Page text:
I was only eight years old, during the Bicentennial year, when I came across an old, faded clapboard shed just south of Waitsfield village in Central Vermont. Centered in that room on the dirt floor was a small glass-melting furnace, roaring brilliantly orange. It was incredibly hot. It hurt to look directly into the flame but that’s what I did, fascinated by the power and majesty of glass. This was the domain of two local glassblowers, and their world of manipulating glass, one of the oldest and most basic craft materials.
And now, thirty-two years later, I am also manipulating glass to manifest my creative vision. With only a few basic elements, silica sand, soda ash, and limestone, I use intense heat to melt a clear base glass, which I then weave into a tapestry of art and objects from the simplest vase to the most complex sculpture.
Much of my work is an exploration of possibilities using intricate traditional Italian cane, in the Murano tradition. During a visit to my studio you might see my team at work producing these remarkable glass rods. Using a wide array of ancient techniques I blend clear base glass with colored glass from Germany and New Zealand, drawing and twisting large masses of glass into rods up to 50 feet long and sometimes no thicker than a familiar yellow pencil.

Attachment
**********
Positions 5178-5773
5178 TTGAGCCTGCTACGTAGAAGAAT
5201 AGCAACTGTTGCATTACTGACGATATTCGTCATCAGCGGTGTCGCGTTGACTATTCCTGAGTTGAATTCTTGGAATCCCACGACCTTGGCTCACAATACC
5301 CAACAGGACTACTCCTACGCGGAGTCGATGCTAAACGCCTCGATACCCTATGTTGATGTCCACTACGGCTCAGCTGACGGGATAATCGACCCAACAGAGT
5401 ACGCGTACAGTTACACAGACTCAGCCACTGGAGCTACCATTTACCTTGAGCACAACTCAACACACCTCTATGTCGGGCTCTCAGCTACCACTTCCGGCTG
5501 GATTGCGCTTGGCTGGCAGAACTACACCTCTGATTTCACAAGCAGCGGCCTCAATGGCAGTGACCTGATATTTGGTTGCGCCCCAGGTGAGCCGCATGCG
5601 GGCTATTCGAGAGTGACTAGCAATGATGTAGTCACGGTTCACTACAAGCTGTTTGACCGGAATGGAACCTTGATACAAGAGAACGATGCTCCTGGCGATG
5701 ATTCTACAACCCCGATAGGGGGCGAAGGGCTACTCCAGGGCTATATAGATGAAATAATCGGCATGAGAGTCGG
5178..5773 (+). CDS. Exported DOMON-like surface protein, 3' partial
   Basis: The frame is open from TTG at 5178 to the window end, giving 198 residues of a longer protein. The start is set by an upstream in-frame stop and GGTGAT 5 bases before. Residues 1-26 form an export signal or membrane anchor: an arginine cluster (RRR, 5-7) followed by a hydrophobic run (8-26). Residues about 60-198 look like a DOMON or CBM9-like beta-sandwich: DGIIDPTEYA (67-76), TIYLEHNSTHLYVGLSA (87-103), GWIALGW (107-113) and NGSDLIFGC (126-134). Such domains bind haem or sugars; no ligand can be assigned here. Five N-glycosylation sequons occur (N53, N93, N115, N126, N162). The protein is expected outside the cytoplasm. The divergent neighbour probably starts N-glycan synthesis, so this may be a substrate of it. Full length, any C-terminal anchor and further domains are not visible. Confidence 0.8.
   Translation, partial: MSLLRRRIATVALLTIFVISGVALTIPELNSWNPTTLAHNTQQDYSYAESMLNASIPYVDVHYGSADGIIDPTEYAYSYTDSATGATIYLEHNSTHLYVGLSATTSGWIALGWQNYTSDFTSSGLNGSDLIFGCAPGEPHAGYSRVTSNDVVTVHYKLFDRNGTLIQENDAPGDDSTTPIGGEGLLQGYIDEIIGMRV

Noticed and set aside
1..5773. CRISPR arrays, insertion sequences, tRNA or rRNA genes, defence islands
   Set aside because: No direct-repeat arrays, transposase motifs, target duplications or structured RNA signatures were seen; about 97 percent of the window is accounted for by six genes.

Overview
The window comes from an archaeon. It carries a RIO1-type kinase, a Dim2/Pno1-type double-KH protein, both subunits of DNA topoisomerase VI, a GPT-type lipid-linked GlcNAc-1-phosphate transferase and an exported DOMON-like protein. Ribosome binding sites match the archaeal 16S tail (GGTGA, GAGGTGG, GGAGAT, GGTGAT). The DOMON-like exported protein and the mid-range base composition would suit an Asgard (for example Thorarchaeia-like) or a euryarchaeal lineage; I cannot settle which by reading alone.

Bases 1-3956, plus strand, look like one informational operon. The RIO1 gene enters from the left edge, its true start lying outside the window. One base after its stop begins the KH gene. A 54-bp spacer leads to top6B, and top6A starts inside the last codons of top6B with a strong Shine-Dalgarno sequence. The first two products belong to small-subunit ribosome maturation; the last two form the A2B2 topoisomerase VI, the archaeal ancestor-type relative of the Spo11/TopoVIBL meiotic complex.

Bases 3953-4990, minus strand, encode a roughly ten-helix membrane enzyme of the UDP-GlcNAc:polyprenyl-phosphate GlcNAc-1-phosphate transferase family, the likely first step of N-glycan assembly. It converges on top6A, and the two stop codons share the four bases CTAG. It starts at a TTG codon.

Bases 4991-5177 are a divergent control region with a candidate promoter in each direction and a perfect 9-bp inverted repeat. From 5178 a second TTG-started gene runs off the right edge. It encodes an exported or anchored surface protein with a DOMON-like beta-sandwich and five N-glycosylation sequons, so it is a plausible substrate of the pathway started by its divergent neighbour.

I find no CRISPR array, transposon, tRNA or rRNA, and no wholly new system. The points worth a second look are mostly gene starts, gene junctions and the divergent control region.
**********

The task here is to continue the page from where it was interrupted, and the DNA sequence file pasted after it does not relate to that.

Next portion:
Making my own cane allows me the latitude to carry a creative concept from the very first hint of an idea to its full fruition. This cane, when broken into shorter lengths, informs the final design of much of my glasswork, both functional wares and sculpture.
I invite you to visit my glass studio in Central Vermont. I blow glass seasonally from May through October and then November through February. My studio has become a destination for people traveling the northeast. People tell me they learn a lot while visiting my studio. Describing the process as it unfolds brings the outsider closer to the actual experience of glass working. I love demonstrating glassblowing in the presence of visitors. Come and visit!